How does your organization become a creative and innovative leader for the new world order? Corporations, NGO’s,  Education, and the miliary are using Appreciative Inquiry to create postive change within their organizations.  This short introduction to Appreciative Inquiry will show you why so many organizations are looking to this whole human systems approach to change their organizational culture, to creatively engage stakeholders and magnify their results.

Designed For:

Professionals involved in the following areas: business, education, government, health-care, human services, non-profit organizations, and management and organizational development consultants.

Learning Outcomes:

 

  • Understand the theory and practice of Appreciative Inquiry
  • Find out what makes AI so different?  Understand the D’s
  • Understand strength-based vs. deficit-based assessment of individuals and organizations
  • Learn how organizations are planning for their future by eliciting vision and hope, building on strengths, and inspiring constructive engagement and action

Material / Technical Requirements:

  • Computer with Internet access
  • Computer with the ability to read and print Microsoft Office Documents/Applications (i.e. PowerPoint, Word, PDF, etc.)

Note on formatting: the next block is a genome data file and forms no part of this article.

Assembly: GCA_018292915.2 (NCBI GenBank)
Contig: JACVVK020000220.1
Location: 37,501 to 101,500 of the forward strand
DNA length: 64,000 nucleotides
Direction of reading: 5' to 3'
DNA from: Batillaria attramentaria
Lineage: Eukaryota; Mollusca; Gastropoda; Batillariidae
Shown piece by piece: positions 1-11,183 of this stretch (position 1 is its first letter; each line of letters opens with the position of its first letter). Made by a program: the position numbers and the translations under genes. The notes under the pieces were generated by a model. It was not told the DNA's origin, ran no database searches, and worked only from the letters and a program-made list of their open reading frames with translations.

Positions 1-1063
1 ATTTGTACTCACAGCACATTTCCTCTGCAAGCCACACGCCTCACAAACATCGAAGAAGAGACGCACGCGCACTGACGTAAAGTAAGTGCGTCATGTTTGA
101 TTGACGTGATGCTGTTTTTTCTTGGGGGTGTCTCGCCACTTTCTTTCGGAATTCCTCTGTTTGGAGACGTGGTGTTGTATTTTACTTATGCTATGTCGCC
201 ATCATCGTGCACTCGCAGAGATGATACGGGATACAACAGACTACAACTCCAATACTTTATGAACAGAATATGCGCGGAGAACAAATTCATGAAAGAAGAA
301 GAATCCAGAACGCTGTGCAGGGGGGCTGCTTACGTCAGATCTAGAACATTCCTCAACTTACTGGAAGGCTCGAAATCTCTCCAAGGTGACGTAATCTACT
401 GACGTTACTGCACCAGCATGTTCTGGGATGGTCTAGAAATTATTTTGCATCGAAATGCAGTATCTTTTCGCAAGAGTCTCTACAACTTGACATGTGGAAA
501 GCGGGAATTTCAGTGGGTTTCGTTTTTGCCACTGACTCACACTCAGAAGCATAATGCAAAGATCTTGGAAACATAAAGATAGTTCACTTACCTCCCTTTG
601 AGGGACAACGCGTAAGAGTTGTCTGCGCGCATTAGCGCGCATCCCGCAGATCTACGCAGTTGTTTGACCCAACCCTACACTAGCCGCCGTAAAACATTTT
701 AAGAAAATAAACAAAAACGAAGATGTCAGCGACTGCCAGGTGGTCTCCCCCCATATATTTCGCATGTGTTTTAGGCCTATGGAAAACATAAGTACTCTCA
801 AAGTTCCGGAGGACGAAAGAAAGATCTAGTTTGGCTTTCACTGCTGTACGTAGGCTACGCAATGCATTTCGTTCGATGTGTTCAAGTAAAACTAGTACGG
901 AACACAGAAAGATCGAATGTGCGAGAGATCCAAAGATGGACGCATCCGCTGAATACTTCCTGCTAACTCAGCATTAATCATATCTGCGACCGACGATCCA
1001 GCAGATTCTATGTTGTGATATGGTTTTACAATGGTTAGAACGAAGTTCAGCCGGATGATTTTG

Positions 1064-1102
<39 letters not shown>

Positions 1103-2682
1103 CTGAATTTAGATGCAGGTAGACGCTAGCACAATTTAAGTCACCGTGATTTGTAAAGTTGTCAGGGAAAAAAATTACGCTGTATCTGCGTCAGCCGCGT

Faciliator Bio:

Kathy Becker worked in the California community college system for 27 years and served in staff and leadership positions in the library, disabled students and human resources, leaving the system as the first human resources officer for a new, rural college. As a student of the two-year system and as an employee both in the rural and urban college, Kathy was “bitten” early and has a passion for the collaborative learning environment.  Kathy has been certified by Company of Experts.net as an Appreciative Inquiry Facilitator.

Kathy served as the Chief Human Resources Officer, Staff Development Coordinator, Equal Employment Opportunity Officer, and had direct responsibility for contract negotiations, sexual harassment training, discrimination investigation, mediation and conflict resolution, discipline and grievance, management training, and leadership development. More>